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Swiss Franc Weakens as Euro-Area Economy Expands; Pound Rises

Photographer: Scott Eells/Bloomberg

The dollar has risen 4.1 percent in the past six months, the biggest gain among 10 developed-nation currencies tracked by Bloomberg Correlation-Weighted Indexes. Close

The dollar has risen 4.1 percent in the past six months, the biggest gain among 10... Read More

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Photographer: Scott Eells/Bloomberg

The dollar has risen 4.1 percent in the past six months, the biggest gain among 10 developed-nation currencies tracked by Bloomberg Correlation-Weighted Indexes.

The Swiss franc slid to the weakest in a month against the euro after a report showed the 17-nation region pulled out of recession last quarter, damping demand for the safety of the Swiss currency.

The Bloomberg U.S. Dollar Index fell from a one-week high as wholesale prices unexpectedly were little changed in July. The franc dropped versus most of its 16 major counterparts after German and French gross domestic product also exceeded analysts forecasts. The pound advanced for a fourth day against the euro after a report showed U.K. jobless claims dropped more in July than economists forecast. New Zealand’s dollar strengthened by the most in a week after retail sales jumped.

“The euro-swiss move is one of modest improvement in the fundamentals in Europe,” said Mike Moran, a senior currency strategist at Standard Chartered in New York. “We’re also starting to see foreign depositors, which have sought stability in Swiss-denominated assets, start to pare down some of those allocations.”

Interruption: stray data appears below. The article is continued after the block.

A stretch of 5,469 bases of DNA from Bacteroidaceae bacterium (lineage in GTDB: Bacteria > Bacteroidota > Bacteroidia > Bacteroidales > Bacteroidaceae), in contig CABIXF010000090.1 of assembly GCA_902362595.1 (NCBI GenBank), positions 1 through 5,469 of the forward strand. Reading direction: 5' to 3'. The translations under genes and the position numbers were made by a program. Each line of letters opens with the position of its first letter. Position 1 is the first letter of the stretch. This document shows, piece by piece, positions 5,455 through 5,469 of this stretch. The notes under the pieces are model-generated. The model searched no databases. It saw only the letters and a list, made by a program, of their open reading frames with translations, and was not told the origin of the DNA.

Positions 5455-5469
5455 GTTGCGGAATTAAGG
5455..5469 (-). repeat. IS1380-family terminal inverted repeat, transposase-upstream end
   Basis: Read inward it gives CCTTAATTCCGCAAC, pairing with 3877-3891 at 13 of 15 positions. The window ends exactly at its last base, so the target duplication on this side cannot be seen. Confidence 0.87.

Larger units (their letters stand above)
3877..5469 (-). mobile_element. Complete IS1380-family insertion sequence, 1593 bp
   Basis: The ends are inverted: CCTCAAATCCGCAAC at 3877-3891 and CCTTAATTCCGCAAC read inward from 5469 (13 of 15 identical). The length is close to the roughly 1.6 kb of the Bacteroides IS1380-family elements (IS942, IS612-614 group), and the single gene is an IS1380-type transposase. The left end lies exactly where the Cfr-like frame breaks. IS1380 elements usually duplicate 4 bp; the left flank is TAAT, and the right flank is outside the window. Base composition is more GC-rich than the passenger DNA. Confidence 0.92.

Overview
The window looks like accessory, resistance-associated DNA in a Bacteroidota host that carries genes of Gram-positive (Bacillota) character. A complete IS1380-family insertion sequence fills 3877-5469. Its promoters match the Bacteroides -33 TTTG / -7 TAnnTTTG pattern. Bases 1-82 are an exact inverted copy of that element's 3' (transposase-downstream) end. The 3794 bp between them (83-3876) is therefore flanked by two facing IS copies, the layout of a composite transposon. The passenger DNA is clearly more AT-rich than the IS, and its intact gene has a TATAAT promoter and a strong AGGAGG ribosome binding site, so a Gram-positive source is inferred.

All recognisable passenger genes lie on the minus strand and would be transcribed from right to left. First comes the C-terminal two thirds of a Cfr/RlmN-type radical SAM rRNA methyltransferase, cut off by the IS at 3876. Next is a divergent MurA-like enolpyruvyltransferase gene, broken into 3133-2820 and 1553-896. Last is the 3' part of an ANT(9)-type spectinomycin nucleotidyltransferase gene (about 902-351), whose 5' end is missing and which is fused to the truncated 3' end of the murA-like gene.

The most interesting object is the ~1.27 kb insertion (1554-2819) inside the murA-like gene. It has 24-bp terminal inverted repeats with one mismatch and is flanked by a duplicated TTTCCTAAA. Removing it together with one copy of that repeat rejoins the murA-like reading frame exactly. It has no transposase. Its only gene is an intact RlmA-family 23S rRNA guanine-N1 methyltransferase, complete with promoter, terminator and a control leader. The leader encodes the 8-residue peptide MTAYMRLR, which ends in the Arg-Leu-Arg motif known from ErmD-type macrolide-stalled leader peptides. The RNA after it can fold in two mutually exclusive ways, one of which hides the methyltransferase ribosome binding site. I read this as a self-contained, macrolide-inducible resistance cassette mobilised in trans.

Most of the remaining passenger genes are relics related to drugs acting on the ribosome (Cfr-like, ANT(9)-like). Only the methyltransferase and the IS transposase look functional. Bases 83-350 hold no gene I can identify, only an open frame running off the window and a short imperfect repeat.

The franc dropped 0.2 percent to 1.23995 per euro as of 5 p.m. in New York after depreciating to 1.24269, the weakest level since July 11. Switzerland’s currency declined for a fourth day against the dollar, sliding 0.3 percent to 93.55 centimes per dollar.

The euro fell 0.1 percent to $1.3255 and to 130.08 yen. The yen rose 0.1 percent to 98.14 per dollar.

Shekel, Kiwi

The Israeli shekel decreased against most of its major peers after the Bank of Israel, which is awaiting the nomination of a new governor, bought dollars to curb a rally. The currency depreciated 0.4 percent to 3.5705 per dollar after earlier falling 0.7 percent, the most since July 30.

New Zealand’s dollar gained versus its 31 most-traded counterparts after core retail sales in the country jumped in the second quarter, stoking speculation the central bank will raise borrowing costs. The kiwi increased 0.8 percent to 80.28 U.S. cents.

Malaysia’s ringgit declined versus the majority of its 31 most-traded counterparts even as palm-oil output in the country surged by the most in 10 months in July. The currency dropped 0.4 percent to 3.2735 per dollar after declining to 3.2770, the weakest closing price since June 2010.

Ringgit Interest

Dollar-ringgit was the fifth-most traded pair in the over-the-counter foreign-exchange options market, changing hands at 1,600 percent more than average for the past five Wednesdays at a similar time in the day.

Options on the dollar-ringgit rate totaled $2.3 billion, or 9 percent of the $25 billion total. That compared with $27 billion traded yesterday, according to data reported by U.S. banks to the Depository Trust Clearing Corp. and tracked by Bloomberg.